Class Advances Fraud Claims Over MyFord
(CN) - Ford must face consumer claims that it concealed known problems with its high-tech MyFord Touch system that could endanger driver safety, a federal judge ruled.
Installed in Ford, Lincoln and Mercury models since 2011, the MyFord Touch "infotainment" system costs $1,795. Incorporating GPS navigation, Sirius satellite radio and Bluetooth communication, the system also controls the heat and air, and may be used to contact emergency services.
A federal class action over the system pending in San Francisco involves car owners from 15 different states alleging Ford knew the system was defective when it sold them their vehicles.
They said the software, made by Microsoft, often freezes, endangering drivers' safety by leaving them unable to defrost windows, operate the rearview camera, or dial 911.
U.S. District Judge Edward Chen in San Francisco upheld the plaintiffs' fraud claims Friday, finding that Ford failed to disclose known problems with the MyTouch system when plaintiffs bought their cars.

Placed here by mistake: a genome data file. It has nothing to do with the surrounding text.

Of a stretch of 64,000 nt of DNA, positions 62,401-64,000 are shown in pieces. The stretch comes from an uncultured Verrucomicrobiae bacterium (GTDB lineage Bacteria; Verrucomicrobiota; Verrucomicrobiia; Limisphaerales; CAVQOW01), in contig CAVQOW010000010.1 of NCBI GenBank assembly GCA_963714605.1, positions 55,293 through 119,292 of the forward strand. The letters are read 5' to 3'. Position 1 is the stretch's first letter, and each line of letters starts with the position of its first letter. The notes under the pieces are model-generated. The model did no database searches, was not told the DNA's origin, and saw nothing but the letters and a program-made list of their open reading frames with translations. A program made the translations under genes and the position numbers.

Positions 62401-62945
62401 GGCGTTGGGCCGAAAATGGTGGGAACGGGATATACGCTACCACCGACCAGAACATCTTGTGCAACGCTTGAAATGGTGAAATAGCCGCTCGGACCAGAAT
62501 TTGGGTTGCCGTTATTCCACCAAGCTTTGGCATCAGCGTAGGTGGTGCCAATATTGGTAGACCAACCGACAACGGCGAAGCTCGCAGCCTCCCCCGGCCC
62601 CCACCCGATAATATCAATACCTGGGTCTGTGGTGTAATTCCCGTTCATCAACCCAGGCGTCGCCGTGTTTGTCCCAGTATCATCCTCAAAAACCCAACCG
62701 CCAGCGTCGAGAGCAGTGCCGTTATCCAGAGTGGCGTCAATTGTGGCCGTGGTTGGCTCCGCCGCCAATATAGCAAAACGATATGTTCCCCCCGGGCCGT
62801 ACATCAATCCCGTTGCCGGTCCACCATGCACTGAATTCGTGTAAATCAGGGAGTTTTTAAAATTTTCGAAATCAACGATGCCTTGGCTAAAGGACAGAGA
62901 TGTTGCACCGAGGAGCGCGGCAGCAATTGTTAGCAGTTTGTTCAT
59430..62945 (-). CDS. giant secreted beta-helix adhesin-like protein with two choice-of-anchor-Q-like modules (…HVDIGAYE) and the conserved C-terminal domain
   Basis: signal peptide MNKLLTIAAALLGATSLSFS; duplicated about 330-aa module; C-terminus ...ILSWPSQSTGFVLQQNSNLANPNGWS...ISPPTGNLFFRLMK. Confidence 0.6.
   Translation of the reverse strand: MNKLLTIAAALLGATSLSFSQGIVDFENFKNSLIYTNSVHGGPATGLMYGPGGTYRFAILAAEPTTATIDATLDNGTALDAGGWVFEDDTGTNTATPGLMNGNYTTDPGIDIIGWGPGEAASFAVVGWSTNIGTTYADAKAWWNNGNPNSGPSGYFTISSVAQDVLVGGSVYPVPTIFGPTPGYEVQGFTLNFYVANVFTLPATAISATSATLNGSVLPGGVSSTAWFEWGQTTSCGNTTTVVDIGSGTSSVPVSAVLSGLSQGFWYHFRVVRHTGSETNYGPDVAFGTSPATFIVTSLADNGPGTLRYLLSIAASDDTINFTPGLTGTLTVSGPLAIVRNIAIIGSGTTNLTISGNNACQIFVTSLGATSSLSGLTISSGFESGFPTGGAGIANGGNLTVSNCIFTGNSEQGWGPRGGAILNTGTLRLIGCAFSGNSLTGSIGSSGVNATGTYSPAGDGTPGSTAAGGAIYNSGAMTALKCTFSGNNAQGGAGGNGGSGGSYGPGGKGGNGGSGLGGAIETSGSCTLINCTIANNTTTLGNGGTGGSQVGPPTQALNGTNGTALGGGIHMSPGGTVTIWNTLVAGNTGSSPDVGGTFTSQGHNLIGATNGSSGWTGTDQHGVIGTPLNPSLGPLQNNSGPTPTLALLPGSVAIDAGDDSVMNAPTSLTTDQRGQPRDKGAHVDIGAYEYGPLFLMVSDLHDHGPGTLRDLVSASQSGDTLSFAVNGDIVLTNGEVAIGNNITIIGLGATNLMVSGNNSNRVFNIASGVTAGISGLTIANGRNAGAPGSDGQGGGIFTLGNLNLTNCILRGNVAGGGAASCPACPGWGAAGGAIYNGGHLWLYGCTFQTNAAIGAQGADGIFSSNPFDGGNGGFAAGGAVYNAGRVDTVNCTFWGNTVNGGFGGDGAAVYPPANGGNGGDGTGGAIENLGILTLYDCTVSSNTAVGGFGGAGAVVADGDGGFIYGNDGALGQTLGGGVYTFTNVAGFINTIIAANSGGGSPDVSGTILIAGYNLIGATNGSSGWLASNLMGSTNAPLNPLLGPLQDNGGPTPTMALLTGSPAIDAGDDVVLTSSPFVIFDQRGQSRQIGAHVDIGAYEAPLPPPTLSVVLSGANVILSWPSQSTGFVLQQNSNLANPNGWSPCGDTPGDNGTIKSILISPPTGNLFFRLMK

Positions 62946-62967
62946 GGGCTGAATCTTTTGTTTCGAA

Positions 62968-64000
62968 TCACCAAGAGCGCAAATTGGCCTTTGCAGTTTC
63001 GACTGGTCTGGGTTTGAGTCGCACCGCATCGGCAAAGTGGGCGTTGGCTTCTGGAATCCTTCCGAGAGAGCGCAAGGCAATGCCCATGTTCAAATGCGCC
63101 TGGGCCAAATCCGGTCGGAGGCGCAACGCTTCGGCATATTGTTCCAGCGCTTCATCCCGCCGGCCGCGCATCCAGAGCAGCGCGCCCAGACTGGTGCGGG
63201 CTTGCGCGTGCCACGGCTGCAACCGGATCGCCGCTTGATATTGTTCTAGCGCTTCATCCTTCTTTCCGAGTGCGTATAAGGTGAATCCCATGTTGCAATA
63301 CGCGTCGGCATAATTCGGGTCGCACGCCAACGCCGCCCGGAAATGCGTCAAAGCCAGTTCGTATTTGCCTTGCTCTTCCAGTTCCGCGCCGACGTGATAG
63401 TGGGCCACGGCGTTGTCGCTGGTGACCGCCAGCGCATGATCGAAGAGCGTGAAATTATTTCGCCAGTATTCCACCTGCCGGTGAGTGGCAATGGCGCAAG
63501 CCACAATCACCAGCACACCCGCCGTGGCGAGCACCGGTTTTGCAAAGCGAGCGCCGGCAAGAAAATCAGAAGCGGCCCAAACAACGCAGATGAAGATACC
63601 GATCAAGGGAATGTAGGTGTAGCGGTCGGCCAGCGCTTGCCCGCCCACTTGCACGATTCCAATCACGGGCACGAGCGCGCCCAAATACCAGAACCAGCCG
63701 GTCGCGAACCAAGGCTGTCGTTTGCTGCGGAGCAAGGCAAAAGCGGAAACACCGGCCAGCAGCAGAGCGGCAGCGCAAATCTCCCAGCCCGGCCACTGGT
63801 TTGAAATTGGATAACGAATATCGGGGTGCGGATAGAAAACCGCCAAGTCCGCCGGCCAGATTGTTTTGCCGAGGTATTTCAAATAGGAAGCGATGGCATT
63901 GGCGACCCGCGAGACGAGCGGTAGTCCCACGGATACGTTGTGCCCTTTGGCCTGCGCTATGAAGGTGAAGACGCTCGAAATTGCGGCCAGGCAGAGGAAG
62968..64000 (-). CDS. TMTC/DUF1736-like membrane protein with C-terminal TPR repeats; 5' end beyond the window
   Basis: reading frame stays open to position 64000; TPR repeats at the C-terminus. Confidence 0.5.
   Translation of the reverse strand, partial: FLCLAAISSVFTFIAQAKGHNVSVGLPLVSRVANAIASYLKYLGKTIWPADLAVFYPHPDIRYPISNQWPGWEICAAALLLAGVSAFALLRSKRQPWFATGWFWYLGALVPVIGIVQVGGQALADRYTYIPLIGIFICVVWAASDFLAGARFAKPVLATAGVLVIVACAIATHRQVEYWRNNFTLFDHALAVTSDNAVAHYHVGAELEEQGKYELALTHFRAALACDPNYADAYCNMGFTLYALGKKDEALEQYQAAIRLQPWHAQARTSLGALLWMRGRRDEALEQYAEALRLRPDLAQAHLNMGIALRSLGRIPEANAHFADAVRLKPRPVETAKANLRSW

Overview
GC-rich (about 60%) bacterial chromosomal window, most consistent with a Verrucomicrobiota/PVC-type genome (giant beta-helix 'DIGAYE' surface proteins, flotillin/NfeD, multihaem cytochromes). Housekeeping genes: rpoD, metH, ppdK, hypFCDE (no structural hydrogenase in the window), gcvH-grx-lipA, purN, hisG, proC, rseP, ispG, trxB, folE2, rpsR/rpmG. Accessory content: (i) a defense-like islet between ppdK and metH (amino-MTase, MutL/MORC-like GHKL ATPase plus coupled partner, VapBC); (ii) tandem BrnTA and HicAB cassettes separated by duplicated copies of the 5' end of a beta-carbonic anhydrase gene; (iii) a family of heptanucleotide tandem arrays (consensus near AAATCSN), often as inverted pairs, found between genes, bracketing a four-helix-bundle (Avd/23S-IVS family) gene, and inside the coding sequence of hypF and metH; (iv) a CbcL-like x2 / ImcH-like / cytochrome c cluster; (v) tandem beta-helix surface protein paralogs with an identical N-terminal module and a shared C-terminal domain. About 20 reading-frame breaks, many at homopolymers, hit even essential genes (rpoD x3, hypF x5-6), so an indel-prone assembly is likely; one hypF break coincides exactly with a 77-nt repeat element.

"It is more than fair to say that, by 2013, Ford was aware of significant problems with the MFT [MyFord Touch] system. Of course, most plaintiffs purchased or leased their vehicles before 2013 (four in 2010, six in 2011, and eleven in 2012). Prior to 2012, Ford had issued only two TSBs [Technical Service Bulletin] and no updates," Chen wrote. "Nevertheless, it is still reasonable to infer that, if Ford had issued four TSBs and two updates in 2012 alone, Ford should have known of problems with MFT by around 2011, i.e., before it could recommend what repairs or updates needed to be done." (Parentheses in original.)
Ford also failed to show that a car with an inoperable MyFord system is no less safe than a car that never had a system in the first place, the court found.
"It is one thing for a product never to have a feature; it is another for a consumer to have purchased the product with that feature and to depend on that feature, only to have it suddenly malfunction," Chen wrote.
He said the potential for driver distraction makes this especially problematic, but he dismissed most of plaintiffs' breach of express and implied warranty claims.
Eleven plaintiffs failed to timely notify Ford of the breach of warranty, barring them from recovering for the breach in court, and all failed to use the informal dispute settlement procedure set forth in the limited warranty before filing suit.